Irish U-18 coach Andy Smyth and manager Chris McCandless have from their posts with immediate effect this week following a stand-off with the IHA over funding and their views on the long-term good of the sport.
But the IHA have quickly denied to the Hook and BBC Radio Ulster that any Junior Age Group team will be “scrapped”, as suggested was the cause for the resignations by a Belfast Newsletter article yesterday.
With Irish Sports Council funding reduced by roughly €275,000 in the past two years to a new level of €425,000 and the Council’s expressed intention that greater focus go on elite level sport from a more youth-based brief in that time, the funding of the Junior Age Group teams was always likely to feel the pinch.
But the administration of the new structure, which will see every international from U-16 to senior pay a contribution every year regardless of their upcoming programme, has left Smyth and McCandless at an impasse they feel cannot be bridged
Andy Smyth outlined his decision to step down following 12 years of coaching national teams from U-16 up to senior level.
The contention is that the manner in which this levy has been administered could make the sport increasingly ‘elitist’ and unavailable to more people in society.
“I have witnessed many decisions taken which were based on what was best for the players, the parents, supporters of Irish hockey and also the sport itself in order that we move forward and develop.
“Recently, I have serious doubts over whether this is still the case.”
Smyth said: “Figures supplied to me from the IHA for this season are requiring a player contribution of €425 [to include a target of local lotto sales of €175] to play.
“When we received our budget for the year, myself and my manager Christopher McCandless sat down and tried to come up with cost cutting measures to keep these costs down to a minimum. All of these were rejected.
“We asked for the programme to be reviewed. I advised, as an FIH coach with years of experience in Junior Age Group coaching, that we did not need a large program in a non-European year.
“We were advised by the High Performance Director that the programme we had was in his opinion the minimum requirement for this age group. The programme was costing €10,500 and yet they were giving us €4,000 with the rest was to be funded by parent contributions and local lotto.
“We asked for a review of funding allocation. We felt that, as the Irish U-16s are going to Europe, they should get the majority of the matches.
“Currently, they have none going into a major tournament whereas [the U-18s] have nine in a non-European year.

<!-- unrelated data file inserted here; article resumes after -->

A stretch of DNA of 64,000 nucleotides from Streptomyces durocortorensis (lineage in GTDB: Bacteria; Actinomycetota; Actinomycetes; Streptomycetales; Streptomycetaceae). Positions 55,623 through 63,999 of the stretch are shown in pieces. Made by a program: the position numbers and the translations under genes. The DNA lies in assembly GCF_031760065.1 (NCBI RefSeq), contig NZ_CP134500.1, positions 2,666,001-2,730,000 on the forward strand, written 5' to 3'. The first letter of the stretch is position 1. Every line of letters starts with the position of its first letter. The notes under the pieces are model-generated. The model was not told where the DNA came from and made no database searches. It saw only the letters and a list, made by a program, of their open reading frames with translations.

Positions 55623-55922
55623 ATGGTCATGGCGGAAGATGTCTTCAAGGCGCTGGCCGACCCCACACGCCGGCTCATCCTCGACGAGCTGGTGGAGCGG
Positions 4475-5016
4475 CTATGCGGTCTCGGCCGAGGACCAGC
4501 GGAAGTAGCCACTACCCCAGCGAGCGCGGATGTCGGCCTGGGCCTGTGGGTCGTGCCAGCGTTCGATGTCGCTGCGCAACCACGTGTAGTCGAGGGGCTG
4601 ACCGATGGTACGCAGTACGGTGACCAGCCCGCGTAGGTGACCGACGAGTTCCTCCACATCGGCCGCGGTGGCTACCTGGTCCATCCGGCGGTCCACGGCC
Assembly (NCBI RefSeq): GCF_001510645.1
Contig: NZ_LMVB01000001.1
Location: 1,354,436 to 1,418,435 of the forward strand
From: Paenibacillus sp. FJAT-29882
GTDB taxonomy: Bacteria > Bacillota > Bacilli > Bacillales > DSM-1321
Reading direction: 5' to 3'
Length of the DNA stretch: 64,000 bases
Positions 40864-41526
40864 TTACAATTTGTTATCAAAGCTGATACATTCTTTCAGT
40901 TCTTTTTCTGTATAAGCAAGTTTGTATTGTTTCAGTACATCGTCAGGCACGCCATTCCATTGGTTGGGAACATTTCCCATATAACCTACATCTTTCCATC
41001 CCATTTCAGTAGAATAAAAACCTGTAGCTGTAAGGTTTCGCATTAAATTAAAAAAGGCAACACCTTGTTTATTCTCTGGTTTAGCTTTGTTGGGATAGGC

“This review was also rejected under the point that 'contracts' had already been agreed to play these other countries.”
Smyth does believe, though, that in these financially constrained times, such a player contribution is a necessary evil but how it has been conducted has made his position untenable.
“I am not opposed to pay to play. I feel it is necessary in order to secure Junior Age Group hockey in Ireland.
“What I am opposed to is the blanket charging for every squad regardless of what phase of competition we are in.
“We asked that player contributions be pro rata to the amount being held in a squad. We had to raise €4500 euro in player contributions.
“We asked that this be shared between 24 players and not 18. This would help with developing ‘two-year’ players and wouldn't limit the size of the squad.
“We were told that this could not happen. Regardless of squad size we were to charge €250 per player and the excess could underpin squads for the future.
“I am not adverse to charging players if I felt that everything and every avenue had been exhausted with regards keeping the costs down. In my opinion this has not been the case.”
Smyth and McCandless called for cost-cutting reviews of the upcoming series of against Scotland and the Home Countries tournament in July as well as the allocation of kit where a partial agreement was reached.
Speaking in support of Smyth’s decision, McCandless added: "The programme for the U18 boys was set prior to any certainty concerning funding. This has resulted in a 'cart before the horse' scenario with the resulting shortfall in funds being expected from parental contribution.
“I do not and will not accept that the fund raising i.e. local lotto is anything other than an additional levy upon players and their family. This is inequitable and unreasonable especially in light of our head coaches [Smyth] opinion that a reduced program would be acceptable in 2010. His opinion and authority has been undermined and this is completely unacceptable to me.
“The decision to levy may cause hardship and embarrassment to certain players and their parents and contribute to our sport becoming elitist in the future.
“This is not a policy supported by the vast majority of the hockey playing and supporting public and I believe a policy that could cause long term damage at grass roots level at a time when we should be encouraging youth into our sport as one open and accessible to all."